Pa. House panel approves property tax reduction plan
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HARRISBURG -- The state House Finance Committee voted 21-8 today for a bill that would make serious reductions in homeowners' school property taxes but would also make people pay higher income taxes and state sales taxes.
The committee approved House Bill 1600, by Rep. David Levdansky, D-Forward. He proposes raising about $2.5 billion by doing three things. He would raise the state sales tax by 0.5 percent (making it 6.5 percent in most counties but 7.5 percent in Allegheny and Philadelphia counties.)
He would also raise the personal income tax rate by .22 percent, to a total of 3.29 percent. Those two moves would take effect July 1. Together they would generate an additional $1.5 billion, to which he would add the expected $1 billion from slots revenue once all 14 casinos are up and running. The resulting $2.5 billion would be used to lower property taxes.
Mr. Levdansky expects such tax shifting will slice several hundred dollars from the average homeowner's property tax bills. The full House is expected to debate the bill in November.
The Levdansky bill will be competing with another one introduced today by a group of bipartisan legislators, led by Rep. Sam Rohrer, R-Berks County. It aims at the complete elimination of school property taxes, which would require the raising of about $8 billion statewide.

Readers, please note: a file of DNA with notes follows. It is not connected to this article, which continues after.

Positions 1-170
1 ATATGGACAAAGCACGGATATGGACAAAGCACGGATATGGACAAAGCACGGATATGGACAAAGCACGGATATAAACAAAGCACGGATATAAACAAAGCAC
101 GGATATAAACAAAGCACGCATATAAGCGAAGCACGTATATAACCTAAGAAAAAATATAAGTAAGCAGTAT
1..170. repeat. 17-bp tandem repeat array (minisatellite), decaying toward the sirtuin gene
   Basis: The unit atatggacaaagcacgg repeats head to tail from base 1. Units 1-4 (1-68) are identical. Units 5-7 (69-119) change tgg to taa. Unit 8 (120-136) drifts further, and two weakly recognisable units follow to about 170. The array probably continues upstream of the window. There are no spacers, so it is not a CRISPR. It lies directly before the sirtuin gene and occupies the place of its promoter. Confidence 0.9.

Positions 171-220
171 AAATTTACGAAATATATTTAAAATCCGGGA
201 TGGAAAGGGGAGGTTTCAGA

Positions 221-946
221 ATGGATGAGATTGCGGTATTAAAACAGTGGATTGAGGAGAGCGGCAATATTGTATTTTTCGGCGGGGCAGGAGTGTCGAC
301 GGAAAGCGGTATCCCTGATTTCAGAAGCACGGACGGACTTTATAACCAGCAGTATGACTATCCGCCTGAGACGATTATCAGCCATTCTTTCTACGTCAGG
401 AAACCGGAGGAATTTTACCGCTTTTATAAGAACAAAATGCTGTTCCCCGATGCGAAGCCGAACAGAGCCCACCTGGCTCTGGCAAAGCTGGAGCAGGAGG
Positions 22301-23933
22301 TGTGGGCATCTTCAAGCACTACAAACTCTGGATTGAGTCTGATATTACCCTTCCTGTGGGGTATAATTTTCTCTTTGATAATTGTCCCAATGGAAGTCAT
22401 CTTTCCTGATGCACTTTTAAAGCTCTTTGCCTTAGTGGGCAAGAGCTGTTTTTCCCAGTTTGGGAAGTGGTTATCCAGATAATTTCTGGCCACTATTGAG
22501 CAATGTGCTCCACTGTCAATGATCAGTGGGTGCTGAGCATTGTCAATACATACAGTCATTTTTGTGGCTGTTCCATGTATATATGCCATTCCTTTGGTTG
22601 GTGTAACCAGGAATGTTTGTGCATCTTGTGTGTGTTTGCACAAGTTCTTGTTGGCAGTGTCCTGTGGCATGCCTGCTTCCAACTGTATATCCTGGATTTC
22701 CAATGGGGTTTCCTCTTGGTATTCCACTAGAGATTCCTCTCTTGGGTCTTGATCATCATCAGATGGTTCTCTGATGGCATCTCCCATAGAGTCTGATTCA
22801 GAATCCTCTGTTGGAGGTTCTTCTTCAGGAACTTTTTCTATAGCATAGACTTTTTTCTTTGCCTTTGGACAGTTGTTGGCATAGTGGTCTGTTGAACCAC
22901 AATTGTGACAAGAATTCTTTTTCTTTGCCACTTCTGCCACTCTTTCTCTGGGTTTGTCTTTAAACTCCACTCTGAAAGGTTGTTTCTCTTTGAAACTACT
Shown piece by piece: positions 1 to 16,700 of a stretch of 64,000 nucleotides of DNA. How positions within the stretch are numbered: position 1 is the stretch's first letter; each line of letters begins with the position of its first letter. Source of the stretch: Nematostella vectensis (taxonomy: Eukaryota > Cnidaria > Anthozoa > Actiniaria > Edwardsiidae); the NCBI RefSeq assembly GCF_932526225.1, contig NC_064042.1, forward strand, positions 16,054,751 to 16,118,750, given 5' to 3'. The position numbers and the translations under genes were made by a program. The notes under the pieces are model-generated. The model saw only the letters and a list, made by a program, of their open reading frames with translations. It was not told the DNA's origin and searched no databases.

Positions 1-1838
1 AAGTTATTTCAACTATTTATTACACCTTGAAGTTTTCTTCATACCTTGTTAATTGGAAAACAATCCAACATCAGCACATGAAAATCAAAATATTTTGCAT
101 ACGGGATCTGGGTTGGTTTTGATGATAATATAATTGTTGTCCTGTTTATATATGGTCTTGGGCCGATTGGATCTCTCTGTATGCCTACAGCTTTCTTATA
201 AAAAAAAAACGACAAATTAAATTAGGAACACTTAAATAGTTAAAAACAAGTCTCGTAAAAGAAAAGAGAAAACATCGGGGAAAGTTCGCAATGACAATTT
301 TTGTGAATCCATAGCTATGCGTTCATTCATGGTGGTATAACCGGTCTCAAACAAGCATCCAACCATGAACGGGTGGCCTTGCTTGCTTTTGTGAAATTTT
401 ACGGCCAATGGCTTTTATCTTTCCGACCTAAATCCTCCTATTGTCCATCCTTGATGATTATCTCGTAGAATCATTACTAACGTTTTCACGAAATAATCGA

The Rohrer plan would raise the personal income tax by .85 percent, to a total of 3.92 percent. He would keep the sales tax at 6 percent but would extend it to a long list of "services.'' Probably for strategic purposes, he didn't enumerate the entire list of services whose cost would go up but said it would include businesses such as accountants, lawyers, architects, plumbers, computer fixers, electricians, lawn care services and many others.
The services that would not be subject to the sales tax would include hospitals, doctors, dentists, advertising and wholesale manufacturing purchases. Prescription drugs and public transportation fees also wouldn't be taxed. As they are now, food and clothing and food stamp purchases would be exempt from sales tax.
The Rohrer group is also counting on the $1 billion in revenue expected from casinos.
Mr. Rohrer said the problem with the Levdansky bill is that while it will lower property taxes for a few years, school districts can always increase their budgets, forcing property taxes to go back up again.
First Published October 31, 2007 1:05 pm